If you are celebrating in a brewery, don’t ask Labour to provide the drinks. Because of the party’s continuing failure to secure a security contractor for its Liverpool conference, it is still uncertain whether the gathering will take place at all. Since boycotting G4S, the usual supplier, over its links with Israeli prisons, Labour has struggled to find an alternative. Of the five firms approached, only one – Showsec – offered its services. But the company’s non-union-recognition policy is inhibiting an agreement. The GMB, the firm’s antagonist, has threatened to picket the conference if Showsec is awarded the contract. In lieu of a breakthrough, sources suggest two alternatives: the police (at a cost of £59.65 per constable per hour), or the suspension of the G4S boycott. “We’ll soon find out which the Corbynites dislike the least,” an MP jested. Another feared that the Tories’ attack lines will write themselves: “How can Labour be trusted with national security if it can’t organise its own?”

Farewell, then, to Respect. The left-wing party founded in 2004 and joined by George Galloway after his expulsion from Labour has officially deregistered itself.

“We support Corbyn’s Labour Party,” the former MP explained, urging his 522,000 Facebook followers to sign up. “The Labour Party does not belong to one man,” replied Jess Phillips MP, who also pointed out in the same tweet that Respect had “massively failed”. Galloway, who won 1.4 per cent of the vote in this year’s London mayoral election, insists that he is not seeking to return to Labour. But he would surely be welcomed by Jeremy Corbyn’s director of communications, Seumas Milne, whom he once described as his “closest friend”. “We have spoken almost daily for 30 years,” Galloway boasted.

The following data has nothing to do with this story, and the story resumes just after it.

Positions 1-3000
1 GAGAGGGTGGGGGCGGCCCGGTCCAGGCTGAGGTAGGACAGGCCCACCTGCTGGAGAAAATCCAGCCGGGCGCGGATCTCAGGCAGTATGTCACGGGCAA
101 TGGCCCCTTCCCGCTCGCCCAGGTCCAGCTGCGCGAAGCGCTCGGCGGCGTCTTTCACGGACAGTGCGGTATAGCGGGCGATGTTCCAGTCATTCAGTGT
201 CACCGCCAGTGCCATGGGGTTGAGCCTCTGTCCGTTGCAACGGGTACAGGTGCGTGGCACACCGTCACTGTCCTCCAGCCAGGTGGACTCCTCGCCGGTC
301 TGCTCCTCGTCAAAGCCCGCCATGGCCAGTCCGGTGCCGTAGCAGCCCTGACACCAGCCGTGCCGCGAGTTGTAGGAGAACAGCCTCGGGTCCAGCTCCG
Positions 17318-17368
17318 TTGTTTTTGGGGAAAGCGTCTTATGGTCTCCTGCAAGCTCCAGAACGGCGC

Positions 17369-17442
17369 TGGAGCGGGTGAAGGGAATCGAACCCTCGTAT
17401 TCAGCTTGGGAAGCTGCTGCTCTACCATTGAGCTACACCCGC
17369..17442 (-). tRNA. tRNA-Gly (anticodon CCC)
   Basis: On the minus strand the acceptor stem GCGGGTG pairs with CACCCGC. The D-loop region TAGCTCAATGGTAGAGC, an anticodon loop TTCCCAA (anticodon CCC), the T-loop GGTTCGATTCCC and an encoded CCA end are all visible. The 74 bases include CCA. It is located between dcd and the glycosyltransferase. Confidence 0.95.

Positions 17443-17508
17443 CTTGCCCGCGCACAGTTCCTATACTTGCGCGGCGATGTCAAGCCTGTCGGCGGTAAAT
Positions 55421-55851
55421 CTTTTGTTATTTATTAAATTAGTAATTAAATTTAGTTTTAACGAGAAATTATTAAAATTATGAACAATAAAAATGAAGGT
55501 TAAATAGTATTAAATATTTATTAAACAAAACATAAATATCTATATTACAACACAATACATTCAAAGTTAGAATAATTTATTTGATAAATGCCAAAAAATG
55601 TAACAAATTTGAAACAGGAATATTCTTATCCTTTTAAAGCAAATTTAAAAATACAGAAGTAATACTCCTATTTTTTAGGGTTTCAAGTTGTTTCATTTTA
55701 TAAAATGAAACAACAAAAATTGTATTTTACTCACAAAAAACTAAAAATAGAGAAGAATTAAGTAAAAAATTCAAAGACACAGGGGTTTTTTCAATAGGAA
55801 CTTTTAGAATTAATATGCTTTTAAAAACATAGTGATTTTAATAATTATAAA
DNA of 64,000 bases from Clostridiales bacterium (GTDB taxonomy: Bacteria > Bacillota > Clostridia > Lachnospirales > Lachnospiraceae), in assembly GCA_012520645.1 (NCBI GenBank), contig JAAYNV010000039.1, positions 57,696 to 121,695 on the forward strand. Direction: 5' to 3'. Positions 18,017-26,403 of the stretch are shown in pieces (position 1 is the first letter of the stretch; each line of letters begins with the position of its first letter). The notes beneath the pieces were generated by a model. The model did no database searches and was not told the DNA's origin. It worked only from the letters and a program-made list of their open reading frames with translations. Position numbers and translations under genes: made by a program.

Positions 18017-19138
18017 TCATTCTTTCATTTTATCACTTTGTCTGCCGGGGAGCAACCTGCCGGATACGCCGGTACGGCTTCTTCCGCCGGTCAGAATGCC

After Young Labour’s national committee voted to endorse Corbyn, its members were aggrieved to learn that they would not be permitted to promote his candidacy unless Owen Smith was given equal treatment. The leader’s supporters curse more “dirty tricks” from the Smith-sympathetic party machine.

Word reaches your mole of a Smith-side split between the ex-shadow cabinet ministers Lisa Nandy and Lucy Powell. The former is said to be encouraging the challenger’s left-wing platform, while the latter believes that he should make a more centrist pitch. If, as expected, Smith is beaten by Corbyn, it’s not only the divisions between the leader and his opponents that will be worth watching.

Nicholas Soames, the Tory grandee, has been slimming down – so much so, that he was congratulated by Tom Watson, Labour’s deputy leader, on his weight loss. “Soon I’ll be able to give you my old suits!” Soames told the similarly rotund Watson. 

Kevin Maguire is away

I'm a mole, innit.

This article first appeared in the 25 August 2016 issue of the New Statesman, Cameron: the legacy of a loser